Richard Danne
    Richard Danne
    Recognized for elegant, effective design for corporate and cultural contexts and for sustaining a decades-long commitment to strengthening the design community.
    Michael Donovan and Nancye Green
    Michael Donovan & Nancye Green
    Recognized for setting new standards in the design of environments and experiences and leading the profession in the ever-expanding dimensions of communication, entrepreneurship and strategy.
    Stephen Doyle headshot 300w
    Stephen Doyle
    Recognized as the ultimate “designer’s designer,” merging imagination, intelligence, creativity and craftsmanship through incisive and enduring design.
    Louise Fili headshot 300w
    Louise Fili
    Recognized for impeccable craftsmanship, elegant use of typography and designing with a passion and focus that is the envy of every designer.
    Robert Greenberg headshot 300w
    Bob Greenberg
    Recognized for boldly envisioning the future and then designing for it, effortlessly leading his agency through decades of strategic change.
    Sylvia Harris headshot 300w
    Sylvia Harris
    Recognized for an unerring commitment to using design to improve the civic experience and for influencing a generation of designers as a teacher and mentor.
    Cheryl Heller headshot 300w
    Cheryl Heller
    Recognized for deftly embodying the many dimensions of communication design and for inspiring and guiding people and organizations to use design for social innovation as a strategic tool to improve the human experience.
    Alexander Isley headshot 300w
    Alexander Isley
    Recognized for decades of design that engages the imagination through wit, surprise, intelligence and delight, no matter how complex the story.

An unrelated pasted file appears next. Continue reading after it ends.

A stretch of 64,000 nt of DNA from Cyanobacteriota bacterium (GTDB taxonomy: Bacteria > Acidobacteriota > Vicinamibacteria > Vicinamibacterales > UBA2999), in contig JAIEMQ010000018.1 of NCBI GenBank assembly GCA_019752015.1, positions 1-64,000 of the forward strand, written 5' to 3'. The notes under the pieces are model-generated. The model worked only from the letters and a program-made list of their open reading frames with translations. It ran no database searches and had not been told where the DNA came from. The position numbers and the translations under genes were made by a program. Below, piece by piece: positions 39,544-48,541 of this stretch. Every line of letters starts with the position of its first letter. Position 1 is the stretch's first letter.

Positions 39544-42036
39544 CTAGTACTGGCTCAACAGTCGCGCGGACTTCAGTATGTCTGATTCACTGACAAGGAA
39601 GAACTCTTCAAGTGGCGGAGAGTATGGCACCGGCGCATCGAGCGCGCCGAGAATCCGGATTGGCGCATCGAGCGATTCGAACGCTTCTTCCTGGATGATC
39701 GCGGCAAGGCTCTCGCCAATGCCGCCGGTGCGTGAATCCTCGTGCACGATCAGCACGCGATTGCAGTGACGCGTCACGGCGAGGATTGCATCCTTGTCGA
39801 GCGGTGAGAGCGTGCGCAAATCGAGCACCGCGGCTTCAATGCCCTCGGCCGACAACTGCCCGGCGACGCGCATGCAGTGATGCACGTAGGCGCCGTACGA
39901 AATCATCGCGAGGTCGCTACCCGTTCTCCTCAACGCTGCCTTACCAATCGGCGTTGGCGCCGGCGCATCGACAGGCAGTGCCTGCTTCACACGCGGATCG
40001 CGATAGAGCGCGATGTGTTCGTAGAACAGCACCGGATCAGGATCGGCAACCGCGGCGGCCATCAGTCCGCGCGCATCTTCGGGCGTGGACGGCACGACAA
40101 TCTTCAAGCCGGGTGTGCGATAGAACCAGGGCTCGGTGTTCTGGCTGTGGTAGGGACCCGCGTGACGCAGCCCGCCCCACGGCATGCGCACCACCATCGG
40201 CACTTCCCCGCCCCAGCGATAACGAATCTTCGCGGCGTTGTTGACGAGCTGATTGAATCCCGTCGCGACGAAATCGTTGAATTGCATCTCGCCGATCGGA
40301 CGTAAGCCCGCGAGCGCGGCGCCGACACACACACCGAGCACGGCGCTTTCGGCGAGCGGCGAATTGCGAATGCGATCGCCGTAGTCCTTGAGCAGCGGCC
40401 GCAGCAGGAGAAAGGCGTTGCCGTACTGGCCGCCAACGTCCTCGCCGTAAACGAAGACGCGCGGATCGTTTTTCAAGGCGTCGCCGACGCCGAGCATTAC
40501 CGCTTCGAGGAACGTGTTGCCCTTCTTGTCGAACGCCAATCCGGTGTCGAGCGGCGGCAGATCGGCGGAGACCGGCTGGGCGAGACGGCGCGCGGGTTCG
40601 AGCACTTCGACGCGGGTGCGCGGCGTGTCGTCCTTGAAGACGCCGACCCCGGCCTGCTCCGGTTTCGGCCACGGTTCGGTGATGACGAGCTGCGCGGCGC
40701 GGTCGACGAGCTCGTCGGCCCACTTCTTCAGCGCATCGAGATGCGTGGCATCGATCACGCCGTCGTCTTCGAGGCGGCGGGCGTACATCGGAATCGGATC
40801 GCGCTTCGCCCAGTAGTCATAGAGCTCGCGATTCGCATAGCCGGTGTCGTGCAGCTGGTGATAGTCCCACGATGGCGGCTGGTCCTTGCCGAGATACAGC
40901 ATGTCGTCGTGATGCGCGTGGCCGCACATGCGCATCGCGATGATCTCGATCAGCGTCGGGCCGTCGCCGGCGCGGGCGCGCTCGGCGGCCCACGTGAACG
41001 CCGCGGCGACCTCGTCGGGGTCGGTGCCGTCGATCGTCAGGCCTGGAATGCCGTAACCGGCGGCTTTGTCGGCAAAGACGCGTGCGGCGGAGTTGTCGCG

Chip Kidd headshot 300w
    Chip Kidd
    Recognized for possessing an intuitive understanding of narrative and creating books and book cover designs that are at once intriguing, clever and entirely unique.
    Michael Mabry headshot 300w
    Michael Mabry
    Recognized for expertly melding design and illustration to create a playful and sophisticated visual language that is highly intuitive and intuitively right.
    Abbott Miller headshot 300w
    Abbott Miller
    Recognized for design that elevates culture, fusing content and form through elegant and incisive publications, exhibitions and identities.
    Bill Moggridge headshot 300w
    Bill Moggridge
    Recognized for a career and life shaped by the tenets of design thinking—and for his belief that the designer’s ultimate role lies in negotiating the relationship between people and things.
    Gael Towey headshot 300w
    Gael Towey
    Recognized for setting a new standard for unified creative direction across publications, products and experiences for one of the most influential media phenomena of our era.
    Ann Willoughby headshot 300w
    Ann Willoughby
    Recognized for her inquiring design mind, sustained leadership and influence in the design community, social responsibility and for championing the role of women in the profession.